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There are traffic sounds ascending the hill on which I live. Might a "white noise" generator inside my small studio apartment have impact on this type of noise, or is noise impact on individuals simply too subjective for an answer?

  • sound.stackexchange.com might know more about this than here. Physics would say yes, at an absolutely benign margin. What a WNG will do for you is reduce your ability to perceive and decipher sounds. If your brain can't understand what it is, you ignore it. You are a victim of a natural amphitheater, buy some really thick curtains. – Mazura Oct 2 '14 at 6:11
  • reduce objectively? not unless the noise generator specifically counters the outside noise. reduce subjectively? yes. – ratchet freak Oct 2 '14 at 11:37
  • You can always try (without actually buying a dedicated device); there are many free 'white noise generator' websites/apps you can play from your computer/phone/tablet. Just make sure you have some half decent speakers hooked up. – gregmac Oct 2 '14 at 14:31
  • I use "sound cancelling headphones". They work wonders on traffic noise. Spend enough money to get decent ones. – Wayfaring Stranger Apr 19 '18 at 19:01
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A white noise generator is like spraying perfume to cover a nasty smell. The smell is still there, just the perfume is stronger. The nastier the smell, the stronger the perfume needs to be to cover.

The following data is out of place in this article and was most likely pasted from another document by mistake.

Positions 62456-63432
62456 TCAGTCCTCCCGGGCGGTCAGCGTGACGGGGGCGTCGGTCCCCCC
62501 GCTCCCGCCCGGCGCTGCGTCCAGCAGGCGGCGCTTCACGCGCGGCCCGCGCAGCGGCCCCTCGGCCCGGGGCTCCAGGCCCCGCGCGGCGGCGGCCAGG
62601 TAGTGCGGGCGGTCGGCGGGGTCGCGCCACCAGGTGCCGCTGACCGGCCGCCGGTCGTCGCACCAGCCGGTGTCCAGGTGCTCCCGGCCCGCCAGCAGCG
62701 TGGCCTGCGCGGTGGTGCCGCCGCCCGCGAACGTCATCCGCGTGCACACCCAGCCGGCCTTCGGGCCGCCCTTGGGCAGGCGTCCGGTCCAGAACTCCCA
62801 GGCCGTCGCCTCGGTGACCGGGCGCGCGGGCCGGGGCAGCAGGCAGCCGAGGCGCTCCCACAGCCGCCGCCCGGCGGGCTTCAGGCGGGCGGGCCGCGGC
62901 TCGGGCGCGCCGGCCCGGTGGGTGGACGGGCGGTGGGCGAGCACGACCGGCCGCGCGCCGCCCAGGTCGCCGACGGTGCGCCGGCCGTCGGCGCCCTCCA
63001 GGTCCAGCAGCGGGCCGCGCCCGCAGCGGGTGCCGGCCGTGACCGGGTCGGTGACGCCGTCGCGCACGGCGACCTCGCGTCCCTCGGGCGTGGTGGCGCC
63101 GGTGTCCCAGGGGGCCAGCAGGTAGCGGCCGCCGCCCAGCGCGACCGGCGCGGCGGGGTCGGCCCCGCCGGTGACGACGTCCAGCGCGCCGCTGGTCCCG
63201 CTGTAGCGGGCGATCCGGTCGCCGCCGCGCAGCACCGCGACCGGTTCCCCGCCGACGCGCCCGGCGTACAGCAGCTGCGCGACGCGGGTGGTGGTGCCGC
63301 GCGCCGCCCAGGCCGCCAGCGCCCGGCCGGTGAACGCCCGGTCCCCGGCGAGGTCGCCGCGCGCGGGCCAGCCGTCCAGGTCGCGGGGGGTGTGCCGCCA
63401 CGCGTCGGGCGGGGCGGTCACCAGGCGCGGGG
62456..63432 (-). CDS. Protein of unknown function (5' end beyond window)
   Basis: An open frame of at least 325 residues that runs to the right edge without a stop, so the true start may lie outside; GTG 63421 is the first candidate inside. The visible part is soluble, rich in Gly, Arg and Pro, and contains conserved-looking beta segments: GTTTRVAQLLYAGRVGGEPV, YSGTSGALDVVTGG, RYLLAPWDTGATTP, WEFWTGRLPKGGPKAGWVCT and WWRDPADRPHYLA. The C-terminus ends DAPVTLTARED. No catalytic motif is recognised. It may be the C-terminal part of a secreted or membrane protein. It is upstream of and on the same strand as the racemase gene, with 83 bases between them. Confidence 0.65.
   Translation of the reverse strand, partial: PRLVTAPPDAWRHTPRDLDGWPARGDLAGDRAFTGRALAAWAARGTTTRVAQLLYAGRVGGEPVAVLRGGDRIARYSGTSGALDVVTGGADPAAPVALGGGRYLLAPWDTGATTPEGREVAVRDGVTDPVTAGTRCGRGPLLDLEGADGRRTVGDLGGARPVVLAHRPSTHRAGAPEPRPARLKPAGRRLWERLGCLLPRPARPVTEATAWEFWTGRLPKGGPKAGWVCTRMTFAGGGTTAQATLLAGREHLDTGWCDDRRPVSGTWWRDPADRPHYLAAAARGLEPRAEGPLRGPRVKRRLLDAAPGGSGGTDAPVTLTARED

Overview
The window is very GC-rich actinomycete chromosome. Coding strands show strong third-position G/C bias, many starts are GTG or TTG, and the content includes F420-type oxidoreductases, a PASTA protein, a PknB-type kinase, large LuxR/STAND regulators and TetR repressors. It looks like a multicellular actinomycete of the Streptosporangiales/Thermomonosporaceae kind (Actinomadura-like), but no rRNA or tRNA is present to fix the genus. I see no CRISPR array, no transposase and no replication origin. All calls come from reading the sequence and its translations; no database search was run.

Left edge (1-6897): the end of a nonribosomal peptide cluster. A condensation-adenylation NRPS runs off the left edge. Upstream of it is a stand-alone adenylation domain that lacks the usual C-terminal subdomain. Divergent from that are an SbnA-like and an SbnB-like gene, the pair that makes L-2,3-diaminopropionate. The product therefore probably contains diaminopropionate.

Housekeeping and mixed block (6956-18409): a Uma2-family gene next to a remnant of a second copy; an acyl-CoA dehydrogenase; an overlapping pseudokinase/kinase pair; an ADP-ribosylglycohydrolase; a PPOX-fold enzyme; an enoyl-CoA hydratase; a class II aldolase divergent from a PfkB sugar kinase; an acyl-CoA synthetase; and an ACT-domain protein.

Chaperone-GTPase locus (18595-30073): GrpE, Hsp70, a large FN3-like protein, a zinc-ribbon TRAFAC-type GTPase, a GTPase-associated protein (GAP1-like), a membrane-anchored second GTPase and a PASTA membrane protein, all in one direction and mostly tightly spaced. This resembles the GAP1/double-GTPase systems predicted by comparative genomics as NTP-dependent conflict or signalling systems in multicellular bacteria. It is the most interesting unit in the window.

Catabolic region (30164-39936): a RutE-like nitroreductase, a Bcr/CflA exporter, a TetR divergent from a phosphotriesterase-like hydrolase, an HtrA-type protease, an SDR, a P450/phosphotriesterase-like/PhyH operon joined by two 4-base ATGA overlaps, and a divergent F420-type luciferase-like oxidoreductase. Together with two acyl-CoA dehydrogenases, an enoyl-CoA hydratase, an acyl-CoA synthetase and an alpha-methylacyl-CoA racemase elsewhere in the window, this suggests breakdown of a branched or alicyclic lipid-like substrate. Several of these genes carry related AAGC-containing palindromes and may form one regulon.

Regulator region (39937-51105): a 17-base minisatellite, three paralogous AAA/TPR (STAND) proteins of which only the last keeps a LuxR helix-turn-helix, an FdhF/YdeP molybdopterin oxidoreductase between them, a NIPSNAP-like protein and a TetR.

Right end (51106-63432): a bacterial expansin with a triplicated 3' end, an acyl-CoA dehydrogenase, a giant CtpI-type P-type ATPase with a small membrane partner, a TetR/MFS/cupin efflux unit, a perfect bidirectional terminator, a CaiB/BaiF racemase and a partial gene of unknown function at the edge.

A white noise generator produces noise that our brain quickly ignores. If this noise is louder that the outside noise, then it will mask it. But a word of warning, if you have to turn the white noise generator up enough to cover loud outside sounds you might risk your hearing. Even though our brain doesn't 'hear' the white noise, our ears still do. And a constant loud noise will produce hearing loss over time.

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Brownian aka Brown noise, with its lower frequency emphasis, might do the trick. It works for me but I don't get any serious traffic noise (mostly 100+ yards away). I use an old MP3 player and created a 4-hour track that repeats. GoldWave and Audacity can generate Brown noise easily. Another option is white noise with bass boosted. Traffic noise tends to have lower registers, so regular white noise is too "hissy" to mask enough of it. Pink noise is sort of a cross between White and Brown - try that also.

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